Case Study: March 2009

A 40 year old female presents with an enlarging intraocular mass in the ciliary body area. The eye is enucleated.

Figure 1: macro of the lesion
Figure 2-lesion with sclera and choroid interface
Figure 3-lesion with ciliary body/iris/sclera interface
Figure 4-micro correlate of macro Figure 3
Figure 5 Histology of lesional cells
Figure 6-Smooth muscle actin immuno
Figure 7-Desmin immuno
Figure 8-Progesterone receptor immuno
Figure 9-Transmission EM image
Figure 10-Transmission EM image


1. What do the macro images indicate?
2. What does the micro and immuno indicate?
3. What do the transmission EMs show?
4. Diagnosis?

Click to show answers

1. The macro shows a solid white lesion with some ‘cystic’ change posteriorly. It is in direct contact with the sclera and undermines the choroid and ciliary body. Therefore it is suprauveal and does not arise within the choroid.

2. The micro shows a spindle cell lesion with paranuclear vacuoles, with syncitial eosinophilic cytoplasm. The immuno indicates smooth muscle differentiation with progesterone receptor positivity.

3. The EMs shows typical focal densities of smooth muscle actin in the cytoplasm (Fig 9) and the other figure shows a skenoid fibre (Fig 10).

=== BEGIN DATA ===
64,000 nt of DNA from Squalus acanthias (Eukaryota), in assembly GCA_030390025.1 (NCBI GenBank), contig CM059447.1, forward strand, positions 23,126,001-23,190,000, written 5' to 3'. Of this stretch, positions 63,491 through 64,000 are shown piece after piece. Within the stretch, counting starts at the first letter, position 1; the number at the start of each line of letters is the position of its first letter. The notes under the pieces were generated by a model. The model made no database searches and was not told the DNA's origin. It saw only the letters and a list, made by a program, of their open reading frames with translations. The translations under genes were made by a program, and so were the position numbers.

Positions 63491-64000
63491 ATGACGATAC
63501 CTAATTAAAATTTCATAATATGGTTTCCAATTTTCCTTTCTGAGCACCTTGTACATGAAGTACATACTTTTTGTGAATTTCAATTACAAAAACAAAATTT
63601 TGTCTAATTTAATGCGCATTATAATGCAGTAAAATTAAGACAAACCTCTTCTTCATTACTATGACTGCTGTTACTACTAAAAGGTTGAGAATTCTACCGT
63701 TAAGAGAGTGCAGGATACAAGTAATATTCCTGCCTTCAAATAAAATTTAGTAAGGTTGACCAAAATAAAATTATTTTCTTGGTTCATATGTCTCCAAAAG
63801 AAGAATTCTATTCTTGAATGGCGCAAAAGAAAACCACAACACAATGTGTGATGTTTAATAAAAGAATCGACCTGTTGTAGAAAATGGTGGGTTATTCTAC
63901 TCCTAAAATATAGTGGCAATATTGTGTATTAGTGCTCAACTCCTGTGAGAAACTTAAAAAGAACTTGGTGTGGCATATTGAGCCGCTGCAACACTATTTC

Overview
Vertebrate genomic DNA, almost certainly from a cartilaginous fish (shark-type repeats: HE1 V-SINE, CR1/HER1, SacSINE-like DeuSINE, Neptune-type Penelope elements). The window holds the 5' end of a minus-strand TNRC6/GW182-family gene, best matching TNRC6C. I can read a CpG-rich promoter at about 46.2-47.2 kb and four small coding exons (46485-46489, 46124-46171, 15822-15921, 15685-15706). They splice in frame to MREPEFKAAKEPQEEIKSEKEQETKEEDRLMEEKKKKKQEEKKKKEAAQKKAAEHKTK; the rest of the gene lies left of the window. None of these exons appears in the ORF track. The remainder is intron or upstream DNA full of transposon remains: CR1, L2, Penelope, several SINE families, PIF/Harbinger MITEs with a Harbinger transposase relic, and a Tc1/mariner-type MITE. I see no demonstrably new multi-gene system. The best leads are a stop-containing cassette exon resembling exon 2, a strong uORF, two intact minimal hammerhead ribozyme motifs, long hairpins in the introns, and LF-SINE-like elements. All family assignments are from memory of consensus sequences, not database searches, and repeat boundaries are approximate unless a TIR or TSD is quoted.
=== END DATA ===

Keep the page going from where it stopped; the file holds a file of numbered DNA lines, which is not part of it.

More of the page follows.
4. Mesectodermal leiomyoma. These typically occur in women-20-40y in the supra-uveal space and cam mimic melanoma, except that careful inspection of the lesion at fundoscopy shows intact choroidal vessels stretched over the lesion. The ciliary body smooth muscle is predominantly derived from the neural crest (except for the ciliary body artery smooth muscle which is mesoderm-derived). Why the lesion arises in the supra-uveal space is a mystery. It could be that there are ectopic ciliary body muscle fibres that give origin to the lesion. The typical cytology is shown in the figures, with the typical immuno-phenotype. The progesterone receptor status may indicate some hormonal influences. Skenoid fibres are seen in some cases. See References below.


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